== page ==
Tara Reade, a former Senate staffer who in 2020 accused then-candidate Joe Biden of sexually assaulting her in 1993, reportedly defected to Russia this week amid claims that she felt unsafe and that her life and freedom were at risk in the U.S. under President Biden's administration.
A top spokesman for the White House disputed Reade's claim on Wednesday and insisted that it was "absolutely false" that she faced any sort of danger from the U.S. government, TIME magazine reported.
That White House official, National Security Council spokesman John Kirby, also seemed to take a couple of subtle digs at Reade even as he dismissed the notion that she was some sort of Russian agent or involved in Russian information and propaganda operations.
On Tuesday, Russian media outlet Sputnik reported that Reade had recently defected to Russia as she no longer felt safe in America and that she was receiving assistance on obtaining Russian citizenship from Maria Butina, a member of Russia's parliament who was previously imprisoned in the U.S. for being a Russian agent.
In an interview with the outlet, Reade said, "I'm still kind of in a daze a bit but I feel very good. I feel very surrounded by protection and safety. And I just really so appreciate Maria and everyone who's been giving me that at a time when it's been very difficult to know if I'm safe or not. I just didn't want to walk home and walk into a cage or be killed, which is basically my two choices."
She acknowledged that the decision to defect to Russia was "very difficult" but noted that "from what I could see based on the cases and based on what was happening and sort of the push for them to not want me to testify, I felt that while this election is gearing up and there's so much at stake, I'm almost better off here and just being safe."
Reade's mention in that interview of facing opposition to her plans to "testify" was likely in reference to an invitation she had reportedly received from Reps. Matt Gaetz (R-FL) and Marjorie Taylor Greene (R-GA) to give sworn testimony to the House Oversight Committee with regard to her allegations of sexual assault against President Biden.
That had been revealed about three weeks earlier in a cryptic tweet on May 7 that also reflected her apparent feelings of not being safe, as she wrote at that time, "I want to make something clear. If something happens to me, all roads lead to Joe Biden. Joe Biden and DNC political machine threats, bullying and intimidation over the last three years will not work."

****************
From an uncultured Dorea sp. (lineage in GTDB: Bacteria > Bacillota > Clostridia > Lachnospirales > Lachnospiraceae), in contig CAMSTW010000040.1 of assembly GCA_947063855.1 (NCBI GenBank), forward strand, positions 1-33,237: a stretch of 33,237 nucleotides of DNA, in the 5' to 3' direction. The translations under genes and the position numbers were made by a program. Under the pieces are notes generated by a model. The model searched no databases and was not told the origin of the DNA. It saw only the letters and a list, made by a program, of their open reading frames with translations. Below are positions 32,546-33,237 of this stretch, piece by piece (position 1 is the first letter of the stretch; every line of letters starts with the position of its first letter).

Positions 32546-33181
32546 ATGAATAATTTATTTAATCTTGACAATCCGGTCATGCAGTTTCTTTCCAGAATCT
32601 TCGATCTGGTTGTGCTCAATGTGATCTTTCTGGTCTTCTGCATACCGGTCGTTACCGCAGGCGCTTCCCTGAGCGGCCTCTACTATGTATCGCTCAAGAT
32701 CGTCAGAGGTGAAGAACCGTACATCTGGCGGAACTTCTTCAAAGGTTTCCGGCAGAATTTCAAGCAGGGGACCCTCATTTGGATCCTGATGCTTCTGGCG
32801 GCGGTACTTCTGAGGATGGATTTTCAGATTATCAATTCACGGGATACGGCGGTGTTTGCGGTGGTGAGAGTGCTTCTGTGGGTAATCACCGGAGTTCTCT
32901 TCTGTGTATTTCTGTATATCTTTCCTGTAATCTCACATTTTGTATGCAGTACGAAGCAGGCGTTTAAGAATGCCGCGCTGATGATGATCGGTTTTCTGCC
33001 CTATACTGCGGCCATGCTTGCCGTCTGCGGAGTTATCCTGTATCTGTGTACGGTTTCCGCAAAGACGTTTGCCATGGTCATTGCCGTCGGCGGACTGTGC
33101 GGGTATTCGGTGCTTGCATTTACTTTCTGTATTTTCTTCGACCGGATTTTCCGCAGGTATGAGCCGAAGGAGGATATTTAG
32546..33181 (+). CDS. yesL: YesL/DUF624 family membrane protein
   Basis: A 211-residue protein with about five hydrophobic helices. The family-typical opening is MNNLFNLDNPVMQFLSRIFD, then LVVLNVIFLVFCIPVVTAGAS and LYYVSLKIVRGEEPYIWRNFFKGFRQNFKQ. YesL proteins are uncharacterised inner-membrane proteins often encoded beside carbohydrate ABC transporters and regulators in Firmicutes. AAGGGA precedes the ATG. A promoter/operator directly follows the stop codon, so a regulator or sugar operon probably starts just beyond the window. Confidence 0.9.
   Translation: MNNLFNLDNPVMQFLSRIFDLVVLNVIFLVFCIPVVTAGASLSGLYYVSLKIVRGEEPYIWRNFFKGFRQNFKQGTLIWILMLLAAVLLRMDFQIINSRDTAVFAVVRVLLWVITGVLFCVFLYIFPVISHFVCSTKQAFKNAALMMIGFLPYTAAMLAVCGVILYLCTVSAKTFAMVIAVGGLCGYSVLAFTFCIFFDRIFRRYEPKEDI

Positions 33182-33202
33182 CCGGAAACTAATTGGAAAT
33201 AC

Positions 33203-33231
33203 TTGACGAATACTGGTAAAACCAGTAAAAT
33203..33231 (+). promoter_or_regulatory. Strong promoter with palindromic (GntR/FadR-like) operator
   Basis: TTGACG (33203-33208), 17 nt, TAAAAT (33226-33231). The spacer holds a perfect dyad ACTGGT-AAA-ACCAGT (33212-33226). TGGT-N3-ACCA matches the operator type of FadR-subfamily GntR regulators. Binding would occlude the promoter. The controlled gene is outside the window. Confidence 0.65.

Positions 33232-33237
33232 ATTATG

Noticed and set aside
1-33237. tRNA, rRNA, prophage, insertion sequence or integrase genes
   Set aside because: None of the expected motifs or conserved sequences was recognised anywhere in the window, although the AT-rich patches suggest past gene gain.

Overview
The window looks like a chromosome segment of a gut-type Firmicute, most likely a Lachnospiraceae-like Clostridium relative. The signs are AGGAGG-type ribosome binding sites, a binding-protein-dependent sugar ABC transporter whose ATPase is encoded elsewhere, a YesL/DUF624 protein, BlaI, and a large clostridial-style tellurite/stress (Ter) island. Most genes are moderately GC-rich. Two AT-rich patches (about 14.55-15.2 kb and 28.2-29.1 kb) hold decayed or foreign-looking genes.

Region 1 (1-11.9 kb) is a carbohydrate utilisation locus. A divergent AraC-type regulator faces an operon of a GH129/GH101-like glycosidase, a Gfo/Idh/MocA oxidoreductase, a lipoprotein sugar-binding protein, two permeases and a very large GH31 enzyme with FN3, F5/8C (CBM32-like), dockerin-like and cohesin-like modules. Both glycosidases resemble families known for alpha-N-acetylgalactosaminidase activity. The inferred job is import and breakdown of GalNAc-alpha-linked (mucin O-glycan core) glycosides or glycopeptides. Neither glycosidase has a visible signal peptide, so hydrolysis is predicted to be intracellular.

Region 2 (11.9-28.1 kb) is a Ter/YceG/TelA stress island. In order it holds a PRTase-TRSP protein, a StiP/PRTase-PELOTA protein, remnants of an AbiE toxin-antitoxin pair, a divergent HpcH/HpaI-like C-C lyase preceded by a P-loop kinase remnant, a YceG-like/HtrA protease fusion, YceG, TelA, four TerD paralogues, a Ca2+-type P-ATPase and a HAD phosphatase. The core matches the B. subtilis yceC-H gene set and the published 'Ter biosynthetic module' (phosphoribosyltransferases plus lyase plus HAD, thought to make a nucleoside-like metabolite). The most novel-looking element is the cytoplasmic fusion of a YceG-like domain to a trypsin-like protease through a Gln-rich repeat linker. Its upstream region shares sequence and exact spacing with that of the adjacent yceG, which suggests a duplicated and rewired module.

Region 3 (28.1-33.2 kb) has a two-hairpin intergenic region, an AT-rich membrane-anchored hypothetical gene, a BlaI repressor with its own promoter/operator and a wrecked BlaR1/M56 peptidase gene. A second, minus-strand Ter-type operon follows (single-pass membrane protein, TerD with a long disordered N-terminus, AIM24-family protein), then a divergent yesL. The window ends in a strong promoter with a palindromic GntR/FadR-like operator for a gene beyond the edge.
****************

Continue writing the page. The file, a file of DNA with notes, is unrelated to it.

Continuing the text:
Reade further stated that she was "not suicidal," was not a "foreign agent," and would not be silenced or suppressed by the "DOJ and FBI and social media," and that "I will testify under oath in Congress if asked to do so and tell what happened and what I know. The Biden corruption must end. Period Thank you @RepMTG and @mattgaetz for inviting me to testify and caring about the truth!"
During Wednesday's White House press briefing, NSC spokesman Kirby was asked by a reporter for a reaction to Reade's seeking citizenship and safety in Russia and Kirby initially said that he would not "comment on the -- on the musings of a potential Russian citizen. That’s really up for her to speak to."
As to whether she was motivated by an "allegiance to/affinity for Russia," Kirby replied, "Difficult to say. I mean, I can’t get inside her -- her head and speak for her motivations or intentions. That’s really for her to speak to," but then added, "The one thing I will say is that the allegations that her life was at risk by the United States government: absolutely false, baseless; there’s nothing to that."
Later in the briefing, another reporter asked Kirby if the White House believed that Reade was part of a "Russian influence operation," but the NSC spokesman said he'd "seen no evidence or proof of that."
Pressed on whether Reade may have been influenced by Russia, Kirby replied, "Again, I would let this prospective Russian citizen speak for her intentions and motivations" before launching into a brief rehash of the allegations of Russian influence operations and interference in U.S. elections.
"But whether this particular move by this particular individual is some sort of Russian information op or propaganda campaign, I just -- I just don’t know," he added.